AEye’s LiDAR specifically is ideal for applications like highway autopilot and hub-to-hub autonomous trucking, which require long-range, small object detection at speed. Our use of an amplifiable 1550 nm wavelength incorporated into our novel architecture allows AEye’s LiDAR system to achieve industry-leading performance at range – seeing objects like vehicles and road signs at a thousand meters. We project the automotive ADAS market for long-range LIDAR to reach $3 billion in size by 2025 and continue growing rapidly at a CAGR of 43% from 2025 through 2030, while we anticipate the mobility market to grow rapidly, with a projected CAGR of 72% from 2025 through 2030.
EE Times Europe: Infrastructure and regulation are two hurdles that need to be addressed in order to roll out autonomous vehicles. Where do we stand with regard to these obstacles?
Vijayan: On the regulation front, the U.S. has been criticized for the lack of a federal regulatory framework to address AV testing and deployment. To date, regulation is done at the state level, without uniformity. The Federal Government appears to be working towards clear regulations to govern this industry, but we are seeing public and private coalitions stepping in. Meanwhile, countries like Germany are taking a more aggressive stance toward autonomy – adopting legislation that will allow Level 4 autonomous driving (driverless vehicles) on public roads by 2022, without human safety operators.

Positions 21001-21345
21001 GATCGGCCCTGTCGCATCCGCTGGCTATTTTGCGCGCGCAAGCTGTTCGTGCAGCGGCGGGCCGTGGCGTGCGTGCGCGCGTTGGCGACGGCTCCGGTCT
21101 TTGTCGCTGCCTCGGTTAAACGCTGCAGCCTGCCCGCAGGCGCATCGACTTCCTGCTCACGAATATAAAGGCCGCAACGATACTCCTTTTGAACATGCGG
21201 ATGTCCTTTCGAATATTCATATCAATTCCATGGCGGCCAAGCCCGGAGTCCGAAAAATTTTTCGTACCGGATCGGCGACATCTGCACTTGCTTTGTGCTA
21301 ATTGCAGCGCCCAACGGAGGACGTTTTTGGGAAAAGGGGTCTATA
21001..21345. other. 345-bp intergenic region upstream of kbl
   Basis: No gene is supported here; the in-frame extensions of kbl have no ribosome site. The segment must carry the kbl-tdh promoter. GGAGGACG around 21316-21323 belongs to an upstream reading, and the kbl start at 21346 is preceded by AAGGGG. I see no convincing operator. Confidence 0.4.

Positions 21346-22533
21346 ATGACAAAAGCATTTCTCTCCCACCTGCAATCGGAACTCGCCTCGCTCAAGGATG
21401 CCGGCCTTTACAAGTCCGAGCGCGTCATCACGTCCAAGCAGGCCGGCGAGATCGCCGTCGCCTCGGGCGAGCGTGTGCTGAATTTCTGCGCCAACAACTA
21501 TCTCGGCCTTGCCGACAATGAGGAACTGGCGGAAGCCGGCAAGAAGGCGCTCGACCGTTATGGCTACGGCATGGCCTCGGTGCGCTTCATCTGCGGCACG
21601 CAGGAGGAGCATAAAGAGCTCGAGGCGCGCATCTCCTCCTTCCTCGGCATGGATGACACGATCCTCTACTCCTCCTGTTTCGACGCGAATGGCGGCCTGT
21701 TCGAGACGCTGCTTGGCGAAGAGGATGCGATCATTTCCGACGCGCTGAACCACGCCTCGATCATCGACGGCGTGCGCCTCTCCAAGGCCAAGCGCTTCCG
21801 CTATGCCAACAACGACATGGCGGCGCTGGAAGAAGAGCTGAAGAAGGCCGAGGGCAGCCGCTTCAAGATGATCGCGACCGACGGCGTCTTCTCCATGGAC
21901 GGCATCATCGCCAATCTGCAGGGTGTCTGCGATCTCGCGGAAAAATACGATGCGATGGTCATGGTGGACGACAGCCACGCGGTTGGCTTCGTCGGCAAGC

On the infrastructure front, we are seeing the digitalization of infrastructure – such as collision avoidance cameras, intelligent streetlights, RFID-equipped lane markers and signs, curb sensors, and advanced traffic management systems, as well as experimentation with 5G and other infrastructure-based technologies to connect with intelligent vehicles. Still, a lot of work remains on the infrastructure side to reduce the “Roughness Index”. Potholes, striping errors and lack of regular maintenance (i.e., fading lane markers) can be a major cause of accidents, especially for trucks. And minute alterations on roads can have a huge impact on the ability to scale AV rollouts on public roads.
Smart infrastructure, connectivity, and autonomous vehicles fitted with smarter, edge-intelligent sensors will combine to provide AVs the information needed to make smart decisions. The data collected can also be used to learn and adapt the AI running on AVs, which can then be applied as software upgrades to enable the AVs to react to dynamic situations.